Climate Change Bill will ‘take Northern Ireland agriculture sector back to 1947’
The agriculture sector in Northern Ireland will be heading ‘back to 1947’ if Stormont’s MLAs agree to a Climate Change Bill.
The stark warning came from South Down TUV assembly candidate, Harold McKee, in the wake of a Climate Change Bill debate, held on the farm of Pat McKay, Burren.
Councillor McKee thanked the UFU and Northern Ireland Agricultural Producers Organisations for allowing him and other South Down politicians to take part in the discussion.
While the focus was on Clare Bailey’s proposals, Cllr McKee said he is also “sceptical, to say the least,” about the ideas that have been floated by Agriculture Minister Edwin Poots within his legislation.
“My starting point is a simple one - farming is not the enemy of the environment,” he explained.
“Far from it. Particularly in Northern Ireland, farms are a model of good environmental practice.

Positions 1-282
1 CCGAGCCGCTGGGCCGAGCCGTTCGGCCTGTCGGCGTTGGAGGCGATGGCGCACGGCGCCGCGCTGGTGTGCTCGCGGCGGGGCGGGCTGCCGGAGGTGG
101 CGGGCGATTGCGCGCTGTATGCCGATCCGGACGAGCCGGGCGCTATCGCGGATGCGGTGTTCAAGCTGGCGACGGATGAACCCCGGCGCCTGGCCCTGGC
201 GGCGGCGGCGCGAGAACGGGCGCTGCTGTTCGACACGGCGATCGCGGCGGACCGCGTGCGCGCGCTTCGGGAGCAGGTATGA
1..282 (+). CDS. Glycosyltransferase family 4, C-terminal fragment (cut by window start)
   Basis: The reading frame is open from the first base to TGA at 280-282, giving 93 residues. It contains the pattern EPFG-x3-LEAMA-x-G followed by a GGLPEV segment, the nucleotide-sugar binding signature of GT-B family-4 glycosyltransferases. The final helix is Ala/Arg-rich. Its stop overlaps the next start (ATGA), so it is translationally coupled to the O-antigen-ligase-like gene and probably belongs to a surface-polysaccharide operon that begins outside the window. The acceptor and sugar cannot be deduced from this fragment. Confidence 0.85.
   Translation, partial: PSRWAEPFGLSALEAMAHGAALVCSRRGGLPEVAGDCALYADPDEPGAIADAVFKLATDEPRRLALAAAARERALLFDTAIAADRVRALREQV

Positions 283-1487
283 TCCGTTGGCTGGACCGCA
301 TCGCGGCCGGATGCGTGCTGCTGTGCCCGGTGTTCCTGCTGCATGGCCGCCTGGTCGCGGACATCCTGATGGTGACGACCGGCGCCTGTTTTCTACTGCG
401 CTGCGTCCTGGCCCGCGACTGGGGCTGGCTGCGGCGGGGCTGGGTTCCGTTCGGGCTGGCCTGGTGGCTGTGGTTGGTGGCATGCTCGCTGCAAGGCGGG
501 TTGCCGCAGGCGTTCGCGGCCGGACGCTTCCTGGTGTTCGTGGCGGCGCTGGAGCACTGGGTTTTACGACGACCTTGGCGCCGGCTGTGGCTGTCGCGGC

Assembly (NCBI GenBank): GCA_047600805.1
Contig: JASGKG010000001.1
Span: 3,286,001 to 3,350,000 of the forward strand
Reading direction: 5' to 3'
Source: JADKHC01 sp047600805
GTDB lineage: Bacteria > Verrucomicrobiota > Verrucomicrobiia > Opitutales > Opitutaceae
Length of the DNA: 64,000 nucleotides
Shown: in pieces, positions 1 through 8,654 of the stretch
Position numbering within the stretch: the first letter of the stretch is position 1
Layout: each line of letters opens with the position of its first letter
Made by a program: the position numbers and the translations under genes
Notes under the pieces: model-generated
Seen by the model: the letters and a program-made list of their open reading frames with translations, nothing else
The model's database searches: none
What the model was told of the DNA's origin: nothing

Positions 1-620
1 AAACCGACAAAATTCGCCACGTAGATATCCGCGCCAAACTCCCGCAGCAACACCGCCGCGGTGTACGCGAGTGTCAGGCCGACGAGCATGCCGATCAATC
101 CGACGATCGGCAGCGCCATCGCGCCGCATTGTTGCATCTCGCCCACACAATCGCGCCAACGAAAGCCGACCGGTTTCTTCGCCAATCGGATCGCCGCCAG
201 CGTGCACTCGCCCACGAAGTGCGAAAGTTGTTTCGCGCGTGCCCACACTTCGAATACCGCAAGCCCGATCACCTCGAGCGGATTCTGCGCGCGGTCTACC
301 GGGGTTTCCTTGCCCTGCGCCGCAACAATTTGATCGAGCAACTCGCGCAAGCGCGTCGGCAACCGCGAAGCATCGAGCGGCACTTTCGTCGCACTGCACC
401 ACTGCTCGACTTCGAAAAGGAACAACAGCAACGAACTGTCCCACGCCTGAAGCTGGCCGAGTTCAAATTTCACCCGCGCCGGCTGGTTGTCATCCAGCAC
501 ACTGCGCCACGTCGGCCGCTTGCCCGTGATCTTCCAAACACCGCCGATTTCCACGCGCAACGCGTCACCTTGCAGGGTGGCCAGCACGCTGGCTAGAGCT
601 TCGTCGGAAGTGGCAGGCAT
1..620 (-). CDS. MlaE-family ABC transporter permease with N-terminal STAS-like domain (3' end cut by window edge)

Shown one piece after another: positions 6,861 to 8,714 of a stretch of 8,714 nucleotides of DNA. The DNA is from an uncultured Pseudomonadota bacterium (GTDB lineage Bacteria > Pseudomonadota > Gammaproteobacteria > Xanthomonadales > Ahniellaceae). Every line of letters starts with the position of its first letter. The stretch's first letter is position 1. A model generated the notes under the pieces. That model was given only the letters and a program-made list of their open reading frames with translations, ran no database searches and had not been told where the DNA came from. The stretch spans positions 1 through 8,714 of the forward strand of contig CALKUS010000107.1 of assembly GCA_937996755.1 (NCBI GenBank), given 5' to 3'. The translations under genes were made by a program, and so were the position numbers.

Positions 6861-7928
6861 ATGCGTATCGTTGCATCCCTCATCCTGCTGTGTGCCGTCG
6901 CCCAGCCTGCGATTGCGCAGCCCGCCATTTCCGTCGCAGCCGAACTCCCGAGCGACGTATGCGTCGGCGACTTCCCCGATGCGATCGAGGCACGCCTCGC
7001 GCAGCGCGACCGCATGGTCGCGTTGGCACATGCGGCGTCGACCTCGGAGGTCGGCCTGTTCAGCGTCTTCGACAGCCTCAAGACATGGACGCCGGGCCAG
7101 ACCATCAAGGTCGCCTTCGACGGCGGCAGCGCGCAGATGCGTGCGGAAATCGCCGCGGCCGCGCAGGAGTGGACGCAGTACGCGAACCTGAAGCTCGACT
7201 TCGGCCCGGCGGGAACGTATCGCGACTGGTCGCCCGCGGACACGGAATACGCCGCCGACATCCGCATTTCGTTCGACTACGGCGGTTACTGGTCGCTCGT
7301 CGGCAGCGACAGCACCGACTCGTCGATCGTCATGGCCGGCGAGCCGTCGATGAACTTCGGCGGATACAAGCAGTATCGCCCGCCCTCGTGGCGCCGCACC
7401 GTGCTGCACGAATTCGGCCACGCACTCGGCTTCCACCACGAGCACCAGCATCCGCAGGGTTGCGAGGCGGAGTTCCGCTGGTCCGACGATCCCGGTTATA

“As custodians of the land, farmers have special interest in maximising sustainability and to suggest that they have been doing things wrong for years is, to my mind, nonsense.
“Having listened to the farmers and farm suppliers, I am in no doubt they were taking this issue very seriously and questioning their viability as suppliers, beef and dairy producers in the years ahead, should it become law.”
The Mournes representative revealed two businessmen, who process and supply farm products, have ceased their plans to extend their premises as a result of the discussions currently taking place in Stormont.
“One already employs 45 people, but with these proposals on the table, he sees no long term need for his supplies,” he continued.
“Another dairy farmer was concerned about the 86 per cent reduction in dairy cattle between now and 2045 proposed in the Bailey Bill.
“He used the example of a 200-cow herd being reduced to 28 cows and a 20-cow herd being cut to 2.8 which may mean two cows.
“In his own words, ‘this is not on, this destroys the small farmer and encourages growth within the larger farms’.
“Another questioned where income was coming from with 13,000 job losses expected by 2045.”